Julie Cogin

Smart phones are designed to make you feel indispensable. Forever on tap, on line, alert to the beep or vibration of an incoming message, you are chained to the workplace.

Imagine a CEO who is always available, a senior manager who can decide every major operational decision, whether in the office or on holiday.

What is this connectivity doing to workplace culture?

Managing talent and succession planning will fail if executives don’t delegate responsibility.

At an executive education session on talent management I presented recently, each of the 80 or so executives had their smartphone sitting in a prominent position on the desk in front of them.

The room was full of highly committed senior executives looking for the secret to attract, engage and retain the best talent in order to propel their businesses forward or outdo the competition. The behaviour of folks in the room was consistent with every other executive audience I have encountered in recent years. There was good exchange of views and listening to examples of workplace practices or troublesome issues.

Yet everyone leapt out of their chair for all breaks or group work activity to call the office or at the very least check their smartphone for email, text or incoming calls, certain something must have gone pear-shaped in their short absence. Every single person in that room had a smartphone accessible to enable regular (in some cases meant several times each minute) checks for action.

The irony of the situation was that this behavior is a major impediment to talent management – the very topic of the day. Let me outline three reasons why.

First, if you can always be contacted to deal with emergencies, urgent situations or the usual bushfires that come up you’re not encouraging others to make decisions in your absence or assume greater responsibility. By not providing employees with the autonomy to make decisions about how they can best deal with difficult situations you reduce their motivation and ability to take risks, try new things and be creative.

Remember the days when senior executives took leave and someone talented was coached and prepared to “act up” in that role? What a win-win situation for the person on leave who could really experience the benefits of a vacation or professional development opportunity – as well as the individual with the chance to develop new skills, be exposed to matters they may not be in their regular job and gain experience or recognition to prepare for their own advancement. It seems this approach is now lost.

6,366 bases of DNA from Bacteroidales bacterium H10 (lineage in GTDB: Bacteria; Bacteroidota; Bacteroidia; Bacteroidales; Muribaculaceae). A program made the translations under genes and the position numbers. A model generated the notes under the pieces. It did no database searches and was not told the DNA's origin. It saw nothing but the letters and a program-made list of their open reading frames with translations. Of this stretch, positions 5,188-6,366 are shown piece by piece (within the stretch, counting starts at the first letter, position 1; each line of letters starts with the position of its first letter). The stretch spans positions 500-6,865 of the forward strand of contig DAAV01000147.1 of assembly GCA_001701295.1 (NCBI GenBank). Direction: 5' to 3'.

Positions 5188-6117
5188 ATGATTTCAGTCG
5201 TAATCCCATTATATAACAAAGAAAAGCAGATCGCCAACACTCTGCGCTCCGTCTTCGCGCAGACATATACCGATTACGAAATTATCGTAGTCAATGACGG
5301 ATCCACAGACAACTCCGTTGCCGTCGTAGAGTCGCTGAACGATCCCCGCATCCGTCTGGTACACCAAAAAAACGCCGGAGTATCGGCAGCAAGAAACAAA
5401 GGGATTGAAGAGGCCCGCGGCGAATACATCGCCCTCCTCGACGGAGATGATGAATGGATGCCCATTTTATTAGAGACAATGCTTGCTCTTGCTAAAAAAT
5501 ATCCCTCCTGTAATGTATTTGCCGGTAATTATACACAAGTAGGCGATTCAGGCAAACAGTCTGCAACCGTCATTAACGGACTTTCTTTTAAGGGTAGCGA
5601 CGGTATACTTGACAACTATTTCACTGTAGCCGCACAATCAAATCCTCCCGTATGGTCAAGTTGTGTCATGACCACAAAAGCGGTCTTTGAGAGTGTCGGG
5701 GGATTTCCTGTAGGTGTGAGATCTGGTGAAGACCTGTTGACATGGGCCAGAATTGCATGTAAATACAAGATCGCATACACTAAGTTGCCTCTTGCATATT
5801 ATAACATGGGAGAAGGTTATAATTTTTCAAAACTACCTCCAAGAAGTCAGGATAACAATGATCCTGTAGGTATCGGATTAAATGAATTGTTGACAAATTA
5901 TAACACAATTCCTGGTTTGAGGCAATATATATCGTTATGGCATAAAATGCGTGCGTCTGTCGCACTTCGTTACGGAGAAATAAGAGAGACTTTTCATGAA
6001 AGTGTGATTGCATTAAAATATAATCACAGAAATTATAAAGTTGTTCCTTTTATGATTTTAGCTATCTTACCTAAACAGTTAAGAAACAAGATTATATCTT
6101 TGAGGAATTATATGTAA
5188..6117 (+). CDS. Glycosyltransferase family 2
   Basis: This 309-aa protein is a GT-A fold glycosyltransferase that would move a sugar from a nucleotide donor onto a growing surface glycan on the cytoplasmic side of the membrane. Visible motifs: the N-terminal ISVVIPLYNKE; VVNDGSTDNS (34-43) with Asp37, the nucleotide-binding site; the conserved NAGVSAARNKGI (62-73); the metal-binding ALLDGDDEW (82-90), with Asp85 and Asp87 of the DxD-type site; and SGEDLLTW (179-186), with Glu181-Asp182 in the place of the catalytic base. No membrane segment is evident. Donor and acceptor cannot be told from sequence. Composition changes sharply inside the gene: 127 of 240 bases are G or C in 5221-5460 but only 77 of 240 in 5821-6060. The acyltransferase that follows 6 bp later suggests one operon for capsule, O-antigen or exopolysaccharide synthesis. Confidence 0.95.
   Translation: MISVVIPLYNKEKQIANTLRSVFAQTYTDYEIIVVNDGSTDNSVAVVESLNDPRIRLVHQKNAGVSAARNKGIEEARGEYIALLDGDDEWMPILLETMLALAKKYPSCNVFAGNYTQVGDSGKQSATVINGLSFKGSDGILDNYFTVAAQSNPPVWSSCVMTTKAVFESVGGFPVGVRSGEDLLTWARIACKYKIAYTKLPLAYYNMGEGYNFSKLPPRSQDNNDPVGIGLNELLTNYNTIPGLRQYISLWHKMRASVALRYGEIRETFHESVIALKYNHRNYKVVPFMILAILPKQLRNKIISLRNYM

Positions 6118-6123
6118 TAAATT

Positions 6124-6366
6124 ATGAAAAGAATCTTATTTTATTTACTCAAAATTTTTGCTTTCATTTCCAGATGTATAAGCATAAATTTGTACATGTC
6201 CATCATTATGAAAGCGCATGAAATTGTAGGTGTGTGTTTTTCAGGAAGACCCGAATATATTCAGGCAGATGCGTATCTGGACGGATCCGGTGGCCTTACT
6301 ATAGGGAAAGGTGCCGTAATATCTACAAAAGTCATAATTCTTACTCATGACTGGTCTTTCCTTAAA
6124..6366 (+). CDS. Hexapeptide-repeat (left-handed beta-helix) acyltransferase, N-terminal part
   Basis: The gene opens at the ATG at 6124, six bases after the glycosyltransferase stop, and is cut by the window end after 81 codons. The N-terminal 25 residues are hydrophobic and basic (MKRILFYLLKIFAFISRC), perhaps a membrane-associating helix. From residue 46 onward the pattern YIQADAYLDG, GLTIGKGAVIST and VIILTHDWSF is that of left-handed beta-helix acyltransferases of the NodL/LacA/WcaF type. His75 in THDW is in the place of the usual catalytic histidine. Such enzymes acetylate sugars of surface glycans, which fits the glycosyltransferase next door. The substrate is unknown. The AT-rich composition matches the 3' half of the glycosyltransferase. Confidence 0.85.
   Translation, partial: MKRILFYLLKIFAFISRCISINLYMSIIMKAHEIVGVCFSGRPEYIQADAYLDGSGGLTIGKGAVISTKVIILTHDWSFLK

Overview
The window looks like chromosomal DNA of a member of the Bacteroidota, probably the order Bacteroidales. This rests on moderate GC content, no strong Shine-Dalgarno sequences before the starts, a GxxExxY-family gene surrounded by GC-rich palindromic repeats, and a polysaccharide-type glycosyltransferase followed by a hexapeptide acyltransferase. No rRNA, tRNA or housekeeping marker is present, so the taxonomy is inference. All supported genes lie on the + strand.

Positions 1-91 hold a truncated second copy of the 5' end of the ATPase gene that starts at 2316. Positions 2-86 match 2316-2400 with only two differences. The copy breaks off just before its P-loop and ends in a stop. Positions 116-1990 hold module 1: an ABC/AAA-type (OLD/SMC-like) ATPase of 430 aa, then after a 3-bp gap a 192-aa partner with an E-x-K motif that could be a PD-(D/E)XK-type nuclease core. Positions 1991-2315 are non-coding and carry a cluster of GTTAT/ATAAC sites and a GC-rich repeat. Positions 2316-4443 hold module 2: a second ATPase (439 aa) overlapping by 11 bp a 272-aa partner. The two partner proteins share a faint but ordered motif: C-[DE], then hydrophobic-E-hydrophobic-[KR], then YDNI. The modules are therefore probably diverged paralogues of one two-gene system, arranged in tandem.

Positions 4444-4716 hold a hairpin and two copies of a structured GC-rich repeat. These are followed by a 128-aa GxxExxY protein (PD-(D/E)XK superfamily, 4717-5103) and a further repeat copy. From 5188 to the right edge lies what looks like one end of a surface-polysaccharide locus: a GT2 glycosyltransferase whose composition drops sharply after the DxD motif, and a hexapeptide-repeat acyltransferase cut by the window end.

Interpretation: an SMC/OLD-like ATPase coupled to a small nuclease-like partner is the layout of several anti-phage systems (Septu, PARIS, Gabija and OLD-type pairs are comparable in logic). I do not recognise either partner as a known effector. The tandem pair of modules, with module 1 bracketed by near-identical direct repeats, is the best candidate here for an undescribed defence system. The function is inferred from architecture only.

Second, the addictive smartphone behavior I observed during this session (and on many other occasions) where executives immediately answer emails and phone calls any time of the day (and night), encourages that behavior in others. The cascading effects are likely to block the development opportunities of those below and impede succession planning right down the line. Also important is the signal sent across the organisation on managing work and non-work responsibilities, let alone the message this communicates on well-being.

Third, during the session those most addicted to their device argued that they wanted to be “available” to their teams (and boss) or it was an extremely busy time of year, while some confessed to a high sense of wanted to be needed or in high demand. And while I don’t believe anyone is indispensable to an organisation, creating a situation where you are in a high-demand position, invaluable or needed for all key decisions prevents your own progress to more interesting roles. 

A key component of any talent management program is the “make” versus “buy” decision. Irrespective of whether you “make” your talent internally by developing people for roles or “buy” your capabilities in from the labour market, both require a concentration on improving the return on investment efforts (from recruitment or development activities).

This means protecting that investment by creating a work environment where people can thrive and want to remain as well as generating sufficient internal opportunities to enhance skillsets. And there is no better way to improve a skillset than by temporarily promoting talent, where you can also test them by seeing how someone performs before giving them a ‘leg up’ the corporate ladder.

Also – from a purely accountant’s perspective – if you look at the costs of recruiting staff, and the risks inherent in taking on a virtual unknown, it is clear that internal promotion has obvious advantages: firms can save a lot of money by promoting those with obvious abilities, and the only way to do that is if the hierarchy permits a temporary promotion to see how they perform.

Having their boss switch off – both physically and mentally – for a couple of weeks is a great way to do this. The boss won’t be away long enough for any real damage to be done if those standing in prove mediocre, but it’s long enough to give a good test run, and see if promoting talent is a cheaper alternative than ‘buying’ someone new in.

I am a big supporter of smartphones, laptops and other mobile technologies as they can enhance productivity, provide greater freedom and flexibility, however they also may be your organisation’s major impediment to talent management.

However switching off that phone and having genuine time out of the office is the best way of securing talent for the next generation – and saving the company money.